American Jewish Peace Archive: Simone Zimmerman02-03-2024
In lieu of the ongoing war in Gaza, the Hannah Arendt Center has decided to publish excerpts from the American Jewish Peace Archive — a project of Jewish American activist and oral historian, Aliza Becker, that is sponsored by the Center. Hoping to serve as a comprehensive archive of American Jewish activism on behalf of self-determination for both Jews and Palestinians, the Archive contains over 200 transcripts from interviews with U.S. and Israeli Jews whose activism spanned the years 1967 to 2017.
Two weeks ago, we shared an excerpt from Becker’s interview with Arthur Samuelson, who came to Israel from America as a young man in the ‘60s. Initially intrigued by the socialist ideal of the kibbutzim, Samuelson found himself on the front lines of a nascent Jewish peace movement that sought to forge dialogue and ultimately, political compromise, with the Palestinian people. Read the full transcript of Samuelson’s interview here.
Today, we are sharing a timely excerpt from activist Simone Zimmerman, who is one of the founders of the organization, IfNotNow (one of the leading Jewish organizations advocating for justice in Israel-Palestine), and who served as the national president of J Street U. Zimmerman was deeply involved with Zionist organizations in the Conservative branch of Judaism in her youth and as a member of her campus Israel Action Committee in her early days in college.
During her interview with Becker, Zimmerman tells a long story of coming to consciousness over injustice in Israel-Palestine. Notably, she remembers a tough fight at her college, UC-Berkeley, over a campus divest-from-Israel resolution. That resolution, which “called for the University to divest from…Caterpillar and United Technologies which had both provided technology for weapons that had been used during Operation Cast Lead”, inspired a strong sense of opposition from Zimmerman; she recalls that it was her personal mission “to defend and serve the Jewish people” on her campus. That seemingly unflappable position, though, started to crack once she attended a riotous student assembly where the resolution was discussed and voted on.
As she recalls:
“I remember just being floored by the stories that I heard from the students who are advocating for divestment: ‘My aunt and cousins didn't sleep for weeks when the bombs were falling overhead in Gaza. My shoulder has never been the same since I was beaten at a checkpoint.’ There was never really any acknowledgement from our side that Israel was committing any sort of human rights violations. I could go on and on about what it felt like to be in these meetings but over and over again it was this experience of, ‘Oh, my God, we're not answering their questions and something is deeply wrong here. I can't sit in a room and listen to Palestinian students talk about their experiences for this many hours and just tell myself that it's a lie. I can't look at every single one of these students and say, ‘You're a terrorist. You’re a terrorist.’’’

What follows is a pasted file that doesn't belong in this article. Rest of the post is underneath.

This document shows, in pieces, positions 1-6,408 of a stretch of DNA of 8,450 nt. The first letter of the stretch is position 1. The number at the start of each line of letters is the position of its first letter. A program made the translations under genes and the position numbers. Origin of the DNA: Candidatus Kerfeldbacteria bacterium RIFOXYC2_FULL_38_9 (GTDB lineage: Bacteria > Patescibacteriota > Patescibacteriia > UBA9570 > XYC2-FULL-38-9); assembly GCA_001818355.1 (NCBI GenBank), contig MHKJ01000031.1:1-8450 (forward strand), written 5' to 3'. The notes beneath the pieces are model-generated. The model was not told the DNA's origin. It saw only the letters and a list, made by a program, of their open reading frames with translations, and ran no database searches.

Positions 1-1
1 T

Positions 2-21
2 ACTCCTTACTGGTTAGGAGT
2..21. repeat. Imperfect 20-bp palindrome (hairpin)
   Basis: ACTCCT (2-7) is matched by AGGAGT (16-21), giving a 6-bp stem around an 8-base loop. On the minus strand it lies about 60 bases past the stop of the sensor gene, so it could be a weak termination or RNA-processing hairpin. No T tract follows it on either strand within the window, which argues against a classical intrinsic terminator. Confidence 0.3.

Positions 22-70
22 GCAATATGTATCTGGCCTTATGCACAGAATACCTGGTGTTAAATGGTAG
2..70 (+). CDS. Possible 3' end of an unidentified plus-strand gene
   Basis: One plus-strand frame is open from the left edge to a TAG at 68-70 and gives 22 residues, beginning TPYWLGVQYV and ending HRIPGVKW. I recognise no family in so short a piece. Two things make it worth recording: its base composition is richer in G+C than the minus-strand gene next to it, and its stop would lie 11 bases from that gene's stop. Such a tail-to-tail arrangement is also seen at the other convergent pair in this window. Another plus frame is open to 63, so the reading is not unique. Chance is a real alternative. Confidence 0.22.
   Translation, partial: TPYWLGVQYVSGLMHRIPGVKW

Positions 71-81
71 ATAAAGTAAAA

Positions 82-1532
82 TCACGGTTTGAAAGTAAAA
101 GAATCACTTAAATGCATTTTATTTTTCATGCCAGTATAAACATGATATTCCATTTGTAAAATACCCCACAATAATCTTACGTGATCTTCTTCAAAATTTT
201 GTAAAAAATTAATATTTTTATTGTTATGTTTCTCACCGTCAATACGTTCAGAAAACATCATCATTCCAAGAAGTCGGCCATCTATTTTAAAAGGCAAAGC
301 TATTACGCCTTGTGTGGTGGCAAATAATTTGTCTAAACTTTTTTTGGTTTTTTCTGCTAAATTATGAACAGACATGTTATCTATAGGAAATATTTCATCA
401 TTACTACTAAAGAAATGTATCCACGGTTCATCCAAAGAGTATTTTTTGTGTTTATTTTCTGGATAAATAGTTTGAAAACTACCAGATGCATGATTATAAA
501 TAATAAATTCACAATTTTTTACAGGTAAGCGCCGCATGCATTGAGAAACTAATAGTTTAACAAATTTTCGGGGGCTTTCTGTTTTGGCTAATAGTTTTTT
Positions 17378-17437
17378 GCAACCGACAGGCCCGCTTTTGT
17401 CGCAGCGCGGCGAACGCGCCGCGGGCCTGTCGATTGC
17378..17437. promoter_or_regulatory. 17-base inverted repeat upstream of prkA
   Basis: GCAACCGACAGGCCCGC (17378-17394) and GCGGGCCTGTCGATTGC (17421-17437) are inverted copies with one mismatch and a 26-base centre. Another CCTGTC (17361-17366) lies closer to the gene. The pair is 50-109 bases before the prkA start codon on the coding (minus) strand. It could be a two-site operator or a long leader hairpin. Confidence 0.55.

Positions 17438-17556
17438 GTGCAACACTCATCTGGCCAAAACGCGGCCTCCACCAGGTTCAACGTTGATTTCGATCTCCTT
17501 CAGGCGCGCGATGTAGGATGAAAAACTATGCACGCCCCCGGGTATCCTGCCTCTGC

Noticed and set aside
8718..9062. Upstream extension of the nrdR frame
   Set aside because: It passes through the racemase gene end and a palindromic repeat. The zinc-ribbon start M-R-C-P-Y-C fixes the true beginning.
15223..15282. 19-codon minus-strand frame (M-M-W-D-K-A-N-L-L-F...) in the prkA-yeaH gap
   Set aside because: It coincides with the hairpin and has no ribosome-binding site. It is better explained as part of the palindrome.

She later reflected, “I felt like I knew Israel better than anybody else. I had spent a lot of time there and I had a lot of family and friends there, and I just realized how much I didn't know.” She remembers going back to Hillel after a day of testimony, and asking how to respond to the issues being raised by the opposition. She recalls that “most of my questions were met with radio silence. People in the Jewish community were really scared to talk about the actual hard questions that we were being asked to answer about Israel's actions . . .”
That feeling of moral confusion was furthered when she went to Israel the following summer, and sought out Palestinian perspectives and Israeli voices of dissent. A particularly striking moment occurred when Zimmerman became engaged with the movement for those facing eviction in Sheikh Jarrah, a small neighborhood in East Jerusalem where longtime Palestinian residents were facing eviction from the Israeli government, who had plans to establish the neighborhood as a Jewish settlement. Though the ownership of Sheikh Jarrah homes has been highly contested since the ‘48 war, the grim reality of dispossession, and the heartbreak of the Palestinians who have called the neighborhood their home for more than half-a century, struck a nerve in Zimmerman, who was already in the throes of questioning her relationship to Israel.